8. The art of working with deadlines

Studio culture is infamous for the bait of all-nighters. However, the self-discipline required on our end certainly trains us as we engage in professional practice. Trying to conceive a design project within months is no joke. It can test us to be wise with our time management, priority, and planning of every step of the project’s progress each day. This process is similar to the ‘Plan of work’ recommended by RIBA for architects. 

9. The art of visualizing

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Post digital illustration,Mexico. (Cortesía de operadora,2018)

A picture is a thousand words and so visualization is one very powerful tool architecture uses to communicate. It’s crucial to convince professors and far ahead, the company one applies to or a potential client. There are many kinds of visualizations: realistic,post-digital, or diagrammatic. Unlike the architects of old, we have a unique opportunity as students in these times to explore various modeling software within a click of a button! Realistic renders can be produced with Vray, Enscape, Lumion or you can be creative and opt for working with photoshop. Presenting is very much like storyboarding in terms of organizing it into a legible, attractive format. Software such as Illustrator, Photoshop, and Indesign help with such. 

10. The art of selling your idea

Architecture design jury. (Bartlett School of Architecture)

Curating the best features of one’s project in a panel and communicating a pitch within a few minutes is an art. There are countless opportunities in school to present your work publicly whether it’s a personal session with a professor, your peers, or to a whole jury of guest critics. Holding a constructive back and forth with the jurors is quite important. It can show the confidence and intimate exploration you have achieved with your work. Communicating clearly and legibly will be quite important in the future of professional practice as you talk with contractors and other disciplines. Just as Einstein once said, “If you can’t explain it simply, you don’t understand it well enough.”

11. The art of taking criticism and being critical 

Having a bad jury is easily one of the worst nightmares. More than often, students learn to be tough-skinned and open-minded to possible loops in their work. We learn to reserve critique for our work and not take it personally which opens up a constructive dialogue that can further improve our craft. This also includes filtering out critique that may not be constructive. Having been exposed to a blunt culture keeps us attentive to details not only in our work but in others. This is integral as usually, it is the architect who assumes a leadership role within a multidisciplinary team.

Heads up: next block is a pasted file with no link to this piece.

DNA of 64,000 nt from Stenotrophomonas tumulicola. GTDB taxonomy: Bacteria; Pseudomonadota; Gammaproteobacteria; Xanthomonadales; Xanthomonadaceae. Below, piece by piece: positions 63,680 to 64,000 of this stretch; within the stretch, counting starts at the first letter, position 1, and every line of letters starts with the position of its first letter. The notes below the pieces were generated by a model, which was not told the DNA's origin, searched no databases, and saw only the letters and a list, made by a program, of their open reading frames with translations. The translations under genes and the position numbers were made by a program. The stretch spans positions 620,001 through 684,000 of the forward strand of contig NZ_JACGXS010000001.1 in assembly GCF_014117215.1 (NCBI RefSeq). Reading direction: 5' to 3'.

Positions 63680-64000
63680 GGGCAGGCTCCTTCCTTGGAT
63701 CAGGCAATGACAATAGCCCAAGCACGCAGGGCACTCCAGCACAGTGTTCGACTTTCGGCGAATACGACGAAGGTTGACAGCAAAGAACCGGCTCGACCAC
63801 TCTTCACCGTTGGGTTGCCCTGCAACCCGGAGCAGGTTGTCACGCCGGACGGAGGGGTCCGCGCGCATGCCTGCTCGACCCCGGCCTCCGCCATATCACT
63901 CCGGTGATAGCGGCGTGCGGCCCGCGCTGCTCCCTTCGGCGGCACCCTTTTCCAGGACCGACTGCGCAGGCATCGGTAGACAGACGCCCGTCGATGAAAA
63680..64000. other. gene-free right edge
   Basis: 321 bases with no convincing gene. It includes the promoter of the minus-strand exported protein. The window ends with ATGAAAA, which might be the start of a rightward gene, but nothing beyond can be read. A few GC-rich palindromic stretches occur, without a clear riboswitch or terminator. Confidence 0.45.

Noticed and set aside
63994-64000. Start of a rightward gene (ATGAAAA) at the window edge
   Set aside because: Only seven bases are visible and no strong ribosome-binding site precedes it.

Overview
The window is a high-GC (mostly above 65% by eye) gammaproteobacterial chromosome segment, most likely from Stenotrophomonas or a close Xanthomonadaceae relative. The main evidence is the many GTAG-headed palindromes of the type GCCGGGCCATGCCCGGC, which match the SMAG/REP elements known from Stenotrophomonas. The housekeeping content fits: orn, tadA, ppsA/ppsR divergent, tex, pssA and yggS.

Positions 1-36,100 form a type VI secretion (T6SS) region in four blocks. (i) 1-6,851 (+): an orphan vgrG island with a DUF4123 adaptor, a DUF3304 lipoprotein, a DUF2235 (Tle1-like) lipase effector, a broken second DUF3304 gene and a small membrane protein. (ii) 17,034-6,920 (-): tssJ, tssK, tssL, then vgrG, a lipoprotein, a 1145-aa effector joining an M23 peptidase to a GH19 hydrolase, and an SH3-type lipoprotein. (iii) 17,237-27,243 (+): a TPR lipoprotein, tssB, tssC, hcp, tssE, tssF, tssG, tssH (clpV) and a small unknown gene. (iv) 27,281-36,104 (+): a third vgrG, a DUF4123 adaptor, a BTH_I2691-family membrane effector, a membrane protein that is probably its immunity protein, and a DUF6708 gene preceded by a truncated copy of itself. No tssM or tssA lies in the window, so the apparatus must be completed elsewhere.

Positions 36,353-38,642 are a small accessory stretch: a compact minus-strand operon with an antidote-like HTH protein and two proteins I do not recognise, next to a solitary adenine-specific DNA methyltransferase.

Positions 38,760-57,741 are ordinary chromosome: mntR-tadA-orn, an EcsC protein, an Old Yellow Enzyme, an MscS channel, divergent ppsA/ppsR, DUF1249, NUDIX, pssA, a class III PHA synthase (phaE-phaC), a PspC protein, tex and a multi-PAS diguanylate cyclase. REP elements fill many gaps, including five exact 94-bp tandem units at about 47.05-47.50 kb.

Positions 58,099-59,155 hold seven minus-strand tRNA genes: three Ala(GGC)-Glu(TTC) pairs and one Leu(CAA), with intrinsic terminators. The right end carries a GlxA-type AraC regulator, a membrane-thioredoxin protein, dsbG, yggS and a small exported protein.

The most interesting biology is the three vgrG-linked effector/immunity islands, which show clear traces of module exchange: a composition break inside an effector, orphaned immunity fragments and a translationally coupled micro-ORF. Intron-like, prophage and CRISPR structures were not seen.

12. The art of playing by the rules and taking risks 

There are usually conditions related to functionality/safety, that architects are expected to follow which is emphasized in school. Conditioning ourselves to follow these given standards as early as possible makes it second nature when we practice our profession. It is also important to listen to our natural design instinct when it comes to creativity. Taking risks despite the norm can sometimes be surprising and rewarding as this is what has led to many innovative designs in the world! 

References 

  1. Schires, M., 2017. The 13 Most Important Non-Architecture Skills You Learn In Architecture School. [online] ArchDaily. Available at: <https://www.archdaily.com/871046/the-13-most-important-non-architecture-skills-you-learn-in-architecture-school> [Accessed 28 July 2020].
Author

Evangelin Vergis, a passionate student of architecture design believes that architecture is a language nesting people,their conversations, experiences, dreams and history. A poet and songwriter, words shall scarcely run dry especially when reflecting on architecture, the poetics of space where art,science and philosophies intersect!